Impairment of Long-Lived Assets

We review the recoverability of long-lived and finite-lived intangible assets when circumstances indicate that the carrying amount of assets might not be recoverable. This evaluation compares the carrying value of the long-lived asset to the undiscounted cash flow projections associated with an asset or group of assets. In the event undiscounted cash flow projections indicate impairment, we would record an impairment loss on the statements of operations in the period in which the impairment occurred and adjust the carrying value of the asset or group of assets to its fair value.

Use of Estimates

We prepare financial statements in conformity with accounting principles generally accepted in the United States of America. This requires that we make estimates and assumptions that are included in the combined financial statements and accompanying notes. The actual results may differ from those estimates.

Segment Information

In accordance with generally accepted accounting principles, we identify operating segments as components or elements of an enterprise about which separate discrete financial information is available for evaluation by the chief operating decision-maker in making decisions regarding resource allocation and assessing performance. To date, the Company has viewed its operations and manages its business as one segment.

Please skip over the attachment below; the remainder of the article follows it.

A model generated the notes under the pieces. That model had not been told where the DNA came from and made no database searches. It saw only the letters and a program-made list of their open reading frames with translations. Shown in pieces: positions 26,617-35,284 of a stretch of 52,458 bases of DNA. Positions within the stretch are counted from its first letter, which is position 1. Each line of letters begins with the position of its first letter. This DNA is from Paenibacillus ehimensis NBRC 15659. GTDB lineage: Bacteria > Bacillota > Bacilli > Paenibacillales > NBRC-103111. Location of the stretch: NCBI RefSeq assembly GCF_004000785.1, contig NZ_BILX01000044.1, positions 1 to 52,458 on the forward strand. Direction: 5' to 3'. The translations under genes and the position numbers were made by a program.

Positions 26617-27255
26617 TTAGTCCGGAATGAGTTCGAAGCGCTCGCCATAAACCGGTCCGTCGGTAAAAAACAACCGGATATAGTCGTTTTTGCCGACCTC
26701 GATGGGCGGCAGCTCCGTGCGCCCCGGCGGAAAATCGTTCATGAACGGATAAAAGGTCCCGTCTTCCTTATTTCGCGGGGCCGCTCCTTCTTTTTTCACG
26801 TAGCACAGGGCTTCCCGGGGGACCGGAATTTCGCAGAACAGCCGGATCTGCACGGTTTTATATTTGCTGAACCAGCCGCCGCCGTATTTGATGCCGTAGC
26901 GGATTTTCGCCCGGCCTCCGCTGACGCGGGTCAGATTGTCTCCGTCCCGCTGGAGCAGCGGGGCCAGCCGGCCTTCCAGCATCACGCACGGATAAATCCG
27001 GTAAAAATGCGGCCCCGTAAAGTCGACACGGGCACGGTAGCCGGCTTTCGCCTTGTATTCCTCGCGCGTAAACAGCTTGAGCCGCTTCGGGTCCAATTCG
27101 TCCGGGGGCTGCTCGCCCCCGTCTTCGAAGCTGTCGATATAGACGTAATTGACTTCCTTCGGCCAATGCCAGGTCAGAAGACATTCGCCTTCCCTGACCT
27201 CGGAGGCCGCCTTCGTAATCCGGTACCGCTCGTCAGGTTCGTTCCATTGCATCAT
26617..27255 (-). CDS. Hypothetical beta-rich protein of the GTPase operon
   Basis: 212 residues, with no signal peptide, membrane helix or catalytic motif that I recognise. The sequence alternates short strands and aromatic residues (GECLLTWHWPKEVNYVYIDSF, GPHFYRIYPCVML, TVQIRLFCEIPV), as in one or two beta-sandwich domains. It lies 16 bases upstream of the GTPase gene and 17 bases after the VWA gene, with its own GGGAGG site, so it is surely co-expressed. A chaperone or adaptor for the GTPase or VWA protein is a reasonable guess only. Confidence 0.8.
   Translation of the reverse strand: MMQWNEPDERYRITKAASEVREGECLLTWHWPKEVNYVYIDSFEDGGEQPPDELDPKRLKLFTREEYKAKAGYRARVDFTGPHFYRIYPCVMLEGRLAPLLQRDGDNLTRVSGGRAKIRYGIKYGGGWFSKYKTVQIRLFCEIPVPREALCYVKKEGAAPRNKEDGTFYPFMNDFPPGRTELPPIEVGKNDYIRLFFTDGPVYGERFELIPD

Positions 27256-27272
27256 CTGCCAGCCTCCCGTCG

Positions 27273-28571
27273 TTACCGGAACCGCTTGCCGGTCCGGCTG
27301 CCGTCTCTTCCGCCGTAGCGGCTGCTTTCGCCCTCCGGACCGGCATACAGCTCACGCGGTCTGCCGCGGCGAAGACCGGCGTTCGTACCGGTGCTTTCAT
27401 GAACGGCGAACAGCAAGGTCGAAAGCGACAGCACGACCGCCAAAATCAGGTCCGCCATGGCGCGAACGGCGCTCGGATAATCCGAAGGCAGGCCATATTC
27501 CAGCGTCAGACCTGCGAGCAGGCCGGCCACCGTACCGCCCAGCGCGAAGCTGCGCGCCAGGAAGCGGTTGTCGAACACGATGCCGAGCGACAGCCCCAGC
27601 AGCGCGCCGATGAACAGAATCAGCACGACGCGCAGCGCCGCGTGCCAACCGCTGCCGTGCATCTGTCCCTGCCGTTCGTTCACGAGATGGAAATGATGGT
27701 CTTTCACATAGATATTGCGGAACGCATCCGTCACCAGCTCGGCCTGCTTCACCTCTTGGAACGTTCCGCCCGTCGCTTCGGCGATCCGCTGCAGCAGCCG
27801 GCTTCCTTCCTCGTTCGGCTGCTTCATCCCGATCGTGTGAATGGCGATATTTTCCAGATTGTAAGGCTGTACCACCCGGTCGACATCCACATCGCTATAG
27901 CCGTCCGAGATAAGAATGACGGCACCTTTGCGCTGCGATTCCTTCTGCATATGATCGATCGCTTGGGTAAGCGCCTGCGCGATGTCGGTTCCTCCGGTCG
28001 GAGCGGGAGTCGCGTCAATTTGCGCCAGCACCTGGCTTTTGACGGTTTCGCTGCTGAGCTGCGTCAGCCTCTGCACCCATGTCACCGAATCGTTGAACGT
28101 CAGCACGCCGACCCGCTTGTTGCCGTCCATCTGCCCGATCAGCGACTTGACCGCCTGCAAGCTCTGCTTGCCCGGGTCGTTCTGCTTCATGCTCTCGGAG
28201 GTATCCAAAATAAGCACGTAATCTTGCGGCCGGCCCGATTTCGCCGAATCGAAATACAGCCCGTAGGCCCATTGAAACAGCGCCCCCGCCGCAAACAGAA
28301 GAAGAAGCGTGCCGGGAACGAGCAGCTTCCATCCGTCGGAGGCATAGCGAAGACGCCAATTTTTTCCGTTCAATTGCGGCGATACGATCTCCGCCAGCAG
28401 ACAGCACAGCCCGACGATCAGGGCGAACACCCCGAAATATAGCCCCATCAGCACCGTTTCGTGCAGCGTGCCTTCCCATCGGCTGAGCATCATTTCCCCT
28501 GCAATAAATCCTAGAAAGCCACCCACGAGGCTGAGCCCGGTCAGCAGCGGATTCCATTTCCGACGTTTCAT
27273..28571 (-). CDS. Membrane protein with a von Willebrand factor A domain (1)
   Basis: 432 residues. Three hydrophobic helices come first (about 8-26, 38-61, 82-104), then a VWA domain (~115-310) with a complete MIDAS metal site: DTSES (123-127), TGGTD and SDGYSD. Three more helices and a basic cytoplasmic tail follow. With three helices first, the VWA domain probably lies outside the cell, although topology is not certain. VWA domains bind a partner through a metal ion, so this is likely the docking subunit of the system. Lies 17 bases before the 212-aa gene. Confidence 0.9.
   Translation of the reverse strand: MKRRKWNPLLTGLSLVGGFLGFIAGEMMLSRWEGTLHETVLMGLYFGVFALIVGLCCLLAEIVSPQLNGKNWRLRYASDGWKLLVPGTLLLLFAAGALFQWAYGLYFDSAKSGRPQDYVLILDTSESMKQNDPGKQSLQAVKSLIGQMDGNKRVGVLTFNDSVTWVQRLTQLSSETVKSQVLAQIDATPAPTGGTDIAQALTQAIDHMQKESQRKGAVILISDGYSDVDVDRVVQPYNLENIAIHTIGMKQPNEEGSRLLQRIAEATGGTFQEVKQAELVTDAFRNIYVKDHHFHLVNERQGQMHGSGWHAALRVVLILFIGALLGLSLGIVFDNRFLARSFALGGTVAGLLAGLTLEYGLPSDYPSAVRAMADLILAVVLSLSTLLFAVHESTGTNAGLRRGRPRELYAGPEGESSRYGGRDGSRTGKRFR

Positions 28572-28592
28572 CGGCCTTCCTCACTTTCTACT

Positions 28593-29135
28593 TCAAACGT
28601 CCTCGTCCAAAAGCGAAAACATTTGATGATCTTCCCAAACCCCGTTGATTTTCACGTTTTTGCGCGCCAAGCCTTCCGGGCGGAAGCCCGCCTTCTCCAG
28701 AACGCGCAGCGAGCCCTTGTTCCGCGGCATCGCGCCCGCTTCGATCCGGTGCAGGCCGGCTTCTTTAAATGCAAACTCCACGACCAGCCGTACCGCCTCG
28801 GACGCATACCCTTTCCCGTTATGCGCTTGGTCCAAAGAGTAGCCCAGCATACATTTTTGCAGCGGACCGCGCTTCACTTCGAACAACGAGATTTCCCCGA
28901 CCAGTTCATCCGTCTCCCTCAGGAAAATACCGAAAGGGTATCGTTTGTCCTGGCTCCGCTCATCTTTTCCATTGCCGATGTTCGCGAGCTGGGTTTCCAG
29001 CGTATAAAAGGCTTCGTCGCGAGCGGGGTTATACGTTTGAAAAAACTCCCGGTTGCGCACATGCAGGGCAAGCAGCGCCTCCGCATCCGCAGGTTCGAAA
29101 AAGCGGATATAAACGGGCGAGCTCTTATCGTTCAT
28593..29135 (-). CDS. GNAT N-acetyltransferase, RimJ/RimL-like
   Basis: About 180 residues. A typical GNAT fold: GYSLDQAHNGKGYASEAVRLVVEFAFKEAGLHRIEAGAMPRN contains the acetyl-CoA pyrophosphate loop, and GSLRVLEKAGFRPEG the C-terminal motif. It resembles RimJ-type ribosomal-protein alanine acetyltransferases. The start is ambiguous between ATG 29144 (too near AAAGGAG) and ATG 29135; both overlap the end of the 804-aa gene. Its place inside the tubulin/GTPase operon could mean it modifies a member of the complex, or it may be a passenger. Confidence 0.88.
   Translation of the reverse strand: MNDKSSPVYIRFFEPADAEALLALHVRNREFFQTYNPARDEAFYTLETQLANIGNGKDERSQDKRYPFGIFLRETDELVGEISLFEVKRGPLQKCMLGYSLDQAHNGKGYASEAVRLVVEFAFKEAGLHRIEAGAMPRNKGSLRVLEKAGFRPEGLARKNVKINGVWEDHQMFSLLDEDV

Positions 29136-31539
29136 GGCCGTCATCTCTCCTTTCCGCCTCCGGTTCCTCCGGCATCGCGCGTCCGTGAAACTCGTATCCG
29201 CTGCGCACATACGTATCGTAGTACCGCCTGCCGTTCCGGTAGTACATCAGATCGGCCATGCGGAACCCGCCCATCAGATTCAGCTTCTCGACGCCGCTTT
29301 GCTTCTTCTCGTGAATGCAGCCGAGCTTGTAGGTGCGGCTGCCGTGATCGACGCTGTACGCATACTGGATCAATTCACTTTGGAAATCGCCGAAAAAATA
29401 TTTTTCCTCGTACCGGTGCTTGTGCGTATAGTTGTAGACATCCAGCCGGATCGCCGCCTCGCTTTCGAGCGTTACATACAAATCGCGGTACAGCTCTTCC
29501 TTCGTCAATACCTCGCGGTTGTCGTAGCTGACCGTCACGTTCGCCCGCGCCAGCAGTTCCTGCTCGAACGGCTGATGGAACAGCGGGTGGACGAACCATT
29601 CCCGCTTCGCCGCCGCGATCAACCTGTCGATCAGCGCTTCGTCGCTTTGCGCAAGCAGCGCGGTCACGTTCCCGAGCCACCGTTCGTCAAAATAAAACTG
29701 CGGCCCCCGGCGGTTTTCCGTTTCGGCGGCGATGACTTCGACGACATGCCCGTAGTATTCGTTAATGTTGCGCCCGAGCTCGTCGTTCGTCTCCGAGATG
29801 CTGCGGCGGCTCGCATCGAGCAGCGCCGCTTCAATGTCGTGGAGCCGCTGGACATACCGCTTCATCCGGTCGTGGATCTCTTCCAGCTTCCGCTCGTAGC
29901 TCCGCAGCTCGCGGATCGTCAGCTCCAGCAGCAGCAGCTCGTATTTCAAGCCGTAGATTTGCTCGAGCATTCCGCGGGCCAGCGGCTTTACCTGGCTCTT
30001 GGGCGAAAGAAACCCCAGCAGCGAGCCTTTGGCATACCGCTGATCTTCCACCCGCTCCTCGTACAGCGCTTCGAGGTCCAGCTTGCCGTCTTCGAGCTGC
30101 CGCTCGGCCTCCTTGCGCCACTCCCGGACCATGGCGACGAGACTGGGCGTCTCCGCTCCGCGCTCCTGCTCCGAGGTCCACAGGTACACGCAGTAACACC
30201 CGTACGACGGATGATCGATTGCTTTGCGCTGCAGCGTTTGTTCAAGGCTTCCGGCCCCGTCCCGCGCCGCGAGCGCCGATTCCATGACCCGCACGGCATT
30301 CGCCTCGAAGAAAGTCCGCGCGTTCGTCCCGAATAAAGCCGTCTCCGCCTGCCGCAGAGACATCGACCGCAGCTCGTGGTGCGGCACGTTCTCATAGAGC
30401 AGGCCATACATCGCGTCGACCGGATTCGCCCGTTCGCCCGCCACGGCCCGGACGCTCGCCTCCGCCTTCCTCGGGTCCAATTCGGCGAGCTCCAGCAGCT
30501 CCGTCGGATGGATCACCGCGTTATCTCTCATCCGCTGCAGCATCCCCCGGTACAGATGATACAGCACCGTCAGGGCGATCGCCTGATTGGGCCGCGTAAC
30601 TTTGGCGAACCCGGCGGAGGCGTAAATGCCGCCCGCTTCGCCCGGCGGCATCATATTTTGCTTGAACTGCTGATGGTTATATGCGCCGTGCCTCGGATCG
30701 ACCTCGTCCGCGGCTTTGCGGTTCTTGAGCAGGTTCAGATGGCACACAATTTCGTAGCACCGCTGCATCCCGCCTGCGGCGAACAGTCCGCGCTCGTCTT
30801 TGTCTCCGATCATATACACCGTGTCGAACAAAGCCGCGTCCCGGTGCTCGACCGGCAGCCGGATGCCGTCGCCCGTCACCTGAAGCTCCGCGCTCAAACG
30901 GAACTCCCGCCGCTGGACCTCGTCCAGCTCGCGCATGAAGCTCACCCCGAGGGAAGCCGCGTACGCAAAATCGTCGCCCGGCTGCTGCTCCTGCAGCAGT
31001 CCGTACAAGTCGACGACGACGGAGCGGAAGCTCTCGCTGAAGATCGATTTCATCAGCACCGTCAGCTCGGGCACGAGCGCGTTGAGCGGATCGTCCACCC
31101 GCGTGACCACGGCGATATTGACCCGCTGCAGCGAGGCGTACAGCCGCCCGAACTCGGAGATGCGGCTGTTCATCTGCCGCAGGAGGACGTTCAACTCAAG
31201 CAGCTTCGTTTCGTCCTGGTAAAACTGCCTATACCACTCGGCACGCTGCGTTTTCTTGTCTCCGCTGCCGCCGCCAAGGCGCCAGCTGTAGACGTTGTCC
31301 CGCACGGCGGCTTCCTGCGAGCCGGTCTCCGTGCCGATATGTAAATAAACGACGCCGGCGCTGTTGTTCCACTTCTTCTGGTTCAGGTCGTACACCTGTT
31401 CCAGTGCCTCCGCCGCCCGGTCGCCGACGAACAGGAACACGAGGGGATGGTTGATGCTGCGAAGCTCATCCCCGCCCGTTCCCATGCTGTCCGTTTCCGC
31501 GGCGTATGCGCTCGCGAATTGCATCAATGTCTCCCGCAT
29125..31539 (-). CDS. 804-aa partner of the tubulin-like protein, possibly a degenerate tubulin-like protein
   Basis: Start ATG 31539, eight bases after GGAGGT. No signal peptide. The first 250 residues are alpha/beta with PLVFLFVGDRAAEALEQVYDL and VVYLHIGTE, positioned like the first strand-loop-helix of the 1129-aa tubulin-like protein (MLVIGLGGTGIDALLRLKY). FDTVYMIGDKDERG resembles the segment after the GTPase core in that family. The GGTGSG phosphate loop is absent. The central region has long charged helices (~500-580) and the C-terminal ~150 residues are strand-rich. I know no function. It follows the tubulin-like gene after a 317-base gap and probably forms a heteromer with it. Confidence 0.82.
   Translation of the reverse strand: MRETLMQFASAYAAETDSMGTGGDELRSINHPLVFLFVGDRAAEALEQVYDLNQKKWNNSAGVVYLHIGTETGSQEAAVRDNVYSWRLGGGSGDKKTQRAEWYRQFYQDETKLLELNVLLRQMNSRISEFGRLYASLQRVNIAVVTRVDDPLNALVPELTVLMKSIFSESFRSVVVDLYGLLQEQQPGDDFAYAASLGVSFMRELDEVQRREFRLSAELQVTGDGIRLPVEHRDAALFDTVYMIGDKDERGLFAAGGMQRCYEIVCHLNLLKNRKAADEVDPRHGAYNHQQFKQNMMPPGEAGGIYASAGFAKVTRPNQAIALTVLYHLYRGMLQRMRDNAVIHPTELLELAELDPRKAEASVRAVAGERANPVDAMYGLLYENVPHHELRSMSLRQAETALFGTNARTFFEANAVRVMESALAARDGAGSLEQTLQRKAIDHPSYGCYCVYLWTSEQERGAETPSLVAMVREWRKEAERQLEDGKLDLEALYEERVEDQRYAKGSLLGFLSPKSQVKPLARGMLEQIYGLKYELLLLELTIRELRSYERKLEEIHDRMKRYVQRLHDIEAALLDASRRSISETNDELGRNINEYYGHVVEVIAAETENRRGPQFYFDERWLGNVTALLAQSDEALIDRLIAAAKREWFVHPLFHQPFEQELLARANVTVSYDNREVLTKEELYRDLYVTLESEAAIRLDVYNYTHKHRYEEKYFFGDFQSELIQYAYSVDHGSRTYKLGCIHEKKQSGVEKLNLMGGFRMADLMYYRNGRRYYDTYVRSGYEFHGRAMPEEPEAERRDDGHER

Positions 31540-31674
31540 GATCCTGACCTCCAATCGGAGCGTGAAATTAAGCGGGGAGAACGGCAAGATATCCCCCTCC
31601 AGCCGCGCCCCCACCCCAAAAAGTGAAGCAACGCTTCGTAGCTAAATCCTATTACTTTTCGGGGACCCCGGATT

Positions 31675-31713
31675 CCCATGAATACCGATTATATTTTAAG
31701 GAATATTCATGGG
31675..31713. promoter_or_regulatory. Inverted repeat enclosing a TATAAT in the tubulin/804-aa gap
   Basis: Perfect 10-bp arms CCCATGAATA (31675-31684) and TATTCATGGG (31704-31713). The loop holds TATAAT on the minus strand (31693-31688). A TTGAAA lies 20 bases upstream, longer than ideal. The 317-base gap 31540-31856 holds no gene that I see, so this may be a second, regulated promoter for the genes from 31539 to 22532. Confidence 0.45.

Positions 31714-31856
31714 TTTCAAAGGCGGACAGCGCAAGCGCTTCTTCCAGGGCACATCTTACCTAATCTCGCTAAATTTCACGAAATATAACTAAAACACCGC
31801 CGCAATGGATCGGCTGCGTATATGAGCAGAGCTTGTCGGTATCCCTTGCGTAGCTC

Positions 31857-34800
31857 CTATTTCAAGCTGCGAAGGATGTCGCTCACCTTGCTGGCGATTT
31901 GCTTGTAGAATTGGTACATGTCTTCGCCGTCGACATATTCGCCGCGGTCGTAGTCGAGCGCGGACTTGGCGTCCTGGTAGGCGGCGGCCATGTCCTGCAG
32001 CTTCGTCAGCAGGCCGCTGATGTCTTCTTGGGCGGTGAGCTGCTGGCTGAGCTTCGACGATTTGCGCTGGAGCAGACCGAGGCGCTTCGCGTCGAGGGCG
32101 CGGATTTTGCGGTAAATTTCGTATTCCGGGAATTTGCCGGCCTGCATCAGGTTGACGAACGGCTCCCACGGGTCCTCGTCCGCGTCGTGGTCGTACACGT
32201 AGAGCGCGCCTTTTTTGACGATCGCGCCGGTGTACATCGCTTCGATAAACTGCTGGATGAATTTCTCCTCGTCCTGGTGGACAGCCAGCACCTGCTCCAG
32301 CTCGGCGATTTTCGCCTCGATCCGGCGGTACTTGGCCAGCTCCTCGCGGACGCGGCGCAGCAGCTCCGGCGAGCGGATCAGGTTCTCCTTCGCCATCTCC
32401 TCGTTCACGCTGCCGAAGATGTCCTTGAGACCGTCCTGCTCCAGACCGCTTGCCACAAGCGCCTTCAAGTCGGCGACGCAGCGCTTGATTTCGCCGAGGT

Results of Operations

Comparison of the Years Ended December 31, 2013 and 2012

 

 

 

     YEAR ENDED
DECEMBER 31,
    DOLLAR
CHANGE
 
(in thousands)    2013     2012    

Revenues

   $ 98      $ 95      $ 3   

Cost of goods sold

     111        71        40   

Operating expenses:

      

Research and development

     2,136        1,024        1,112   

Sales and marketing

     1,044        632        412   

General and administrative

     4,088        1,957        2,131   
  

 

 

   

 

 

   

 

 

 

Operating loss

     (7,281     (3,589     (3,692

Interest expense

     2,161        1,458        703   
  

 

 

   

 

 

   

 

 

 

Loss before income tax provision

     (9,442     (5,047     (4,395
  

 

 

   

 

 

   

 

 

 

Income tax provision

     20               20   
  

 

 

   

 

 

   

 

 

 

Net loss

   $ (9,462   $ (5,047   $ (4,415
  

 

 

   

 

 

   

 

 

 

 

 

 

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Revenue